Photo by Adam Ryan Morris Heather Ellis is the envy of her friends. She lives at a mall, Bayshore Town Center, the complex cityscape built on and around the old Bayshore Mall in Glendale. And she loves it. Ellis, who moved in two years ago while attending UW-Milwaukee, now has a job at Bayshore promoting […]
Heather Ellis is the envy of her friends. She lives at a mall, Bayshore Town Center, the complex cityscape built on and around the old Bayshore Mall in Glendale. And she loves it.
Ellis, who moved in two years ago while attending UW-Milwaukee, now has a job at Bayshore promoting its events. The 24-year-old shares a two-bedroom apartment with a roommate – and guests. “Everyone wants to come to my place,” she says.
It’s not hard to see why. Her apartment is one of many residential units on floors four through six in one of Bayshore’s central buildings. On the first floor, there’s a Victoria’s Secret, a J. Crew, a California Pizza Kitchen and much more. Everything she might need – a workout, a haircut, food, a clutch of items from the Gap – is but a short stroll down Bayshore’s sidewalks. She rarely leaves.
Bayshore Place, like the $300 million Town Center itself, debuted in 2006, suggesting a return to Main Street. Observers questioned if such a community could arise from a single development team, a single project, a single act of construction. But judging by the 97 percent occupancy rate at Bayshore Place, Ohio developer Steiner and Associates succeeded.
In urban spaces, as at Bayshore, the appeal is proximity. Renters like Ellis “can shop at Trader Joe’s and bring their cart right up to their unit,” according to Nancy Nance, property manager at Bayshore Place. These are renters, not homeowners, by choice, says Victoria Pompizzi, marketing director at Jupiter Communities, the Chicago firm that manages Bayshore Place. “They enjoy the array of resident services, amenities, community atmosphere and peace of mind.”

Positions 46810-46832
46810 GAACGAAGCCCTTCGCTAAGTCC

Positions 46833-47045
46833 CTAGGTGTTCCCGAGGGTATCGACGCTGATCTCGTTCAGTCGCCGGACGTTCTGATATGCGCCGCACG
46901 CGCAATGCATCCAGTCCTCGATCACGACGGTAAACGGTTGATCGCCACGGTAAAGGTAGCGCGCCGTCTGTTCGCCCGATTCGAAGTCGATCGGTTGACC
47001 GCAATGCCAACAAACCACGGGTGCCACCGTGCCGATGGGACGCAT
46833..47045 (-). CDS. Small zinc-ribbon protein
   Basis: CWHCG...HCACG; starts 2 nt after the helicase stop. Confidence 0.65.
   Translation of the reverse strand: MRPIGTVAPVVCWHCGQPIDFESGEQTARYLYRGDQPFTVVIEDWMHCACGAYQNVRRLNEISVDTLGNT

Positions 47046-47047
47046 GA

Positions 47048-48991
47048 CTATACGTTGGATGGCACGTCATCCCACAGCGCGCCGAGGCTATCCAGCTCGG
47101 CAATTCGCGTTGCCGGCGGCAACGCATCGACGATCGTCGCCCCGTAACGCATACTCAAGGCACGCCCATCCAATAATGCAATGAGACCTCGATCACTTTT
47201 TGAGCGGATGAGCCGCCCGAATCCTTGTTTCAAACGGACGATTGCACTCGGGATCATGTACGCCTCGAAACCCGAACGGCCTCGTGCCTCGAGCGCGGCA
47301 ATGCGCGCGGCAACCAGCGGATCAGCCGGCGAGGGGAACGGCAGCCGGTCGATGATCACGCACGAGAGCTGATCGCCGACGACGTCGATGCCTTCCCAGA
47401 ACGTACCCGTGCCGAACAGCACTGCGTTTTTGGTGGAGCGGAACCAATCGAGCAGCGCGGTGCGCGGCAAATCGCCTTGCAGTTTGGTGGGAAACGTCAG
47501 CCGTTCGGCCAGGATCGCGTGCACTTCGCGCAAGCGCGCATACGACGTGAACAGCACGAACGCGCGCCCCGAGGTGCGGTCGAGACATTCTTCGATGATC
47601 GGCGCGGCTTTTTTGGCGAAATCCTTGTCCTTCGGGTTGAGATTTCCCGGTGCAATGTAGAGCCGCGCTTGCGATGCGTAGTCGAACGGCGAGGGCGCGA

Bayshore apartments are modestly upscale: Rent ranges from $955 a month for a studio to $2,255 for a three-bedroom, utilities not included. Units feature stainless steel appliances and granite countertops, and the building includes a fitness center and a club room for tenants.
The complex attracts both aging tenants (the bridge-playing set) and more youthful ones like Ellis. “Young people like being around complex urban locations,” says former Milwaukee Mayor John Norquist, now CEO of the Congress for the New Urbanism in Chicago. “They’re less interested in a four-car garage with a large yard and driving five miles to a grocery store.”
Quasi-municipal environs like Bayshore are sprouting up all over the country. They’re found at The Glen Town Center in Glenview, Ill.; at the Belmar shopping development in Lakewood, Colo.; and in suburban Boston at the Natick Mall.
And Downtown Milwaukee has two others, both connected to the Shops of Grand Avenue: Majestic Loft Apartments, located inside the 14-story Majestic Building on Wisconsin Avenue, and Boston Lofts, which occupies four floors of former office space above Boston Store. At both, occupancy rates hover above 95 percent. The former rises from the mall’s northern boundary, and the latter forms the shopping center’s southwestern corner, where it partially overlooks Zeidler Union Square. Terri Lewis, property manager at Boston Lofts, says its tenants count the mall among their regular haunts. Tenant Gary Pond, 63, CEO of a Racine dental company, says he has “frequent-flier status” at Boston Store.
As at Bayshore, walkability is a key selling point for the Grand Avenue developments. But unlike Bayshore, jobs other than those at the adjoining mall are close at hand. “We have a lot of young professionals that like to walk to work,” Lewis says.
Boston Lofts’ 74 units, managed by Mandel Group, rent for $1,346 to $3,810 a month. Amenities include a fitness center, a club room and a rooftop terrace.
In converting four floors to apartments in 2003, Mandel Group tried to preserve the building’s historic character, according to Tracy Bredow, the real estate company’s marketing manager. “There are stained-glass windows in some spots and [original] crown molding, too,” she says. “We tried to salvage as much as we could.” Alongside signs of the building’s past – part of the space was once a dance hall – the complex’s numerous floor plans include maple cabinets, breakfast bars, and stackable washers and dryers.
There’s also history hidden under the roof at Majestic Loft Apartments, where 135 units rent for $495 to $959, depending on size. The building formerly housed the 2,000-seat Majestic Theater, which once hosted acts like Harry Houdini and Jack Benny.
Today, the decade-old apartment complex contains an indoor basketball court, a putting green and a fitness center. There’s even an echo of the building’s past, an 18-seat movie room. Says property manager Renee Dickerson, it’s “one of the most popular amenities.” Popular enough, perhaps, to inspire envy.